. Specific calpain inhibition by calpastatin prevents tauopathy and neurodegeneration and restores normal lifespan in tau P301L mice. J Neurosci. 2014 Jul 9;34(28):9222-34. PubMed.

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  1. This is a nice paper, and perhaps the only issue I see is that the authors choose to use a very mild pathology model, the heterozygous P301L mouse. The effects of calpain inhibition were significant in this model, but I would argue that to compare the effectiveness of inhibition with that reported by other groups who used the homozygous model (more common) is pushing matters a little.

    As regards therapy, one wonders how a lifetime of expression of an anti-tau antibody would do compared to lifelong expression of calpastatin.

  2. This is a nice article. One could ask why calpastatin is downregulated. Since proteasome inhibition may modulate calpain activity, what is the status of the proteasome in JNLP3 mice?

    References:

    . Proteasome inhibition and Tau proteolysis: an unexpected regulation. FEBS Lett. 2005 Jan 3;579(1):1-5. PubMed.

    View all comments by Luc Buee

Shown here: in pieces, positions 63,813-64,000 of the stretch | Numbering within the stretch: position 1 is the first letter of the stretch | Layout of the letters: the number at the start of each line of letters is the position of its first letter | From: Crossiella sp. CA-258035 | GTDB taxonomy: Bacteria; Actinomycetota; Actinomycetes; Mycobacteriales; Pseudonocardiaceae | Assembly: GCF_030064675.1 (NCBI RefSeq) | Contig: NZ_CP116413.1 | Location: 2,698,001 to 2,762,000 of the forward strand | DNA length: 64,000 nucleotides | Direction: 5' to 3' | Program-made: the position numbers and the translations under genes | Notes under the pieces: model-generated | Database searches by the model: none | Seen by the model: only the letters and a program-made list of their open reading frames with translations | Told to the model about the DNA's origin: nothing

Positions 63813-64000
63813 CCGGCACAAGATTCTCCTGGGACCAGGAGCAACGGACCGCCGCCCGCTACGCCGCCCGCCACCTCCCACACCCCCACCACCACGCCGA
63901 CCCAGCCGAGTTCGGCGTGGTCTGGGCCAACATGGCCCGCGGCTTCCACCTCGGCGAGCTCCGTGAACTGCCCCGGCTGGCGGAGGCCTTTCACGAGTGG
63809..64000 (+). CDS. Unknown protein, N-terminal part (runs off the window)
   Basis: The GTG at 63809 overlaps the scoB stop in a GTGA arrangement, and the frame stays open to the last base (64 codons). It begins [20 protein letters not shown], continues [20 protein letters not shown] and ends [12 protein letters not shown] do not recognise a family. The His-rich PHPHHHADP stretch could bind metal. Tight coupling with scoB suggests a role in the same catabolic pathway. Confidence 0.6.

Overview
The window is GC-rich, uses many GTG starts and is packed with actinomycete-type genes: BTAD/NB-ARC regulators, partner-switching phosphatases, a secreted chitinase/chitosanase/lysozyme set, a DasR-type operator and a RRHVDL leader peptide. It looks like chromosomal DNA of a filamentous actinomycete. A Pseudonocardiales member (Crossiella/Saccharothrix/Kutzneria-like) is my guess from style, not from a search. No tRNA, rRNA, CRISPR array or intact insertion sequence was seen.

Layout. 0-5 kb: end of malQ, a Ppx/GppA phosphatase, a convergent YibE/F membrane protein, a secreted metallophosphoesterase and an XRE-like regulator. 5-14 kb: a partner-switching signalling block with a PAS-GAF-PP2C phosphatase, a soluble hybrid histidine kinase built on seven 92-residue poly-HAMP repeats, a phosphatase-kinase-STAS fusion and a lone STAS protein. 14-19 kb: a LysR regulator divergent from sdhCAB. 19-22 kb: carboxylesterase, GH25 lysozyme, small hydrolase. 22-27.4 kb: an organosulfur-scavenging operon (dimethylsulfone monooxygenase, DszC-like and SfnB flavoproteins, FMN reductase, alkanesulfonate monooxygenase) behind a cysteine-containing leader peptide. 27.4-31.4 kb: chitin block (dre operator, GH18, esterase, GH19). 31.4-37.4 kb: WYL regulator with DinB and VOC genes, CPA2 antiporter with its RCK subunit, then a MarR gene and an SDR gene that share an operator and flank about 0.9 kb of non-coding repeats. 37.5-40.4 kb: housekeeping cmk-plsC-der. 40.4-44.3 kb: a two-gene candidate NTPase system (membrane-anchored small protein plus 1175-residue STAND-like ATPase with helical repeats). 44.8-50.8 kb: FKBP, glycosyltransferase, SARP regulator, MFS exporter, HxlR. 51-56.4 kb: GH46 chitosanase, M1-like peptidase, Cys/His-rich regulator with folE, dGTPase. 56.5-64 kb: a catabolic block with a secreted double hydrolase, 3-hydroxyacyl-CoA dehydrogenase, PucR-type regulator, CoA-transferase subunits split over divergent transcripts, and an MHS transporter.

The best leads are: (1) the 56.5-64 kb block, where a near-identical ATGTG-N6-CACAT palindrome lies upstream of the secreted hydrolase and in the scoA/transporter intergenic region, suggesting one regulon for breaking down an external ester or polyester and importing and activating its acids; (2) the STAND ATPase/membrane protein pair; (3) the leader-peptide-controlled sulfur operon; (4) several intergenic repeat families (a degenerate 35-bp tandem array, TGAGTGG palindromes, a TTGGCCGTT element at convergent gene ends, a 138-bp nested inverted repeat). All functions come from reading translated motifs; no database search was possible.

3. The work by Rao and colleagues highlights the importance of proteolytic dynamics in neurodegeneration, placing the calcium-dependent protease, calpain, in the center of the universe. Evidence for calpain involvement in neurodegeneration has grown in the last 20 years as further demonstrated in this P301L tauopathy model. This timely research builds a strong case for deeper investigation of how tau proteolysis contributes to the neurodegenerative process, including as it relates to AD. While other proteases are involved in tau processing, calpains indeed play a central role and the present work provides support for selective targeting of calpains to attenuate tau-centric neurodegeneration. One hurdle to overcome in the development of a calpain strategy will be to allow normal calpain activity to take place. Like virtually all enzymes linked to disease, calpain has a physiological role to play and potent inhibition has potentially negative consequences. One of the beauties of the calpain protease is that the highly active form detected in this study is more closely associated with pathology. Therefore, targeting this form may provide a unique opportunity to decrease the pathological actions while maintaining the physiological function. As noted by Rao et al., targeting calpains has been a challenge, but I believe it can be overcome.

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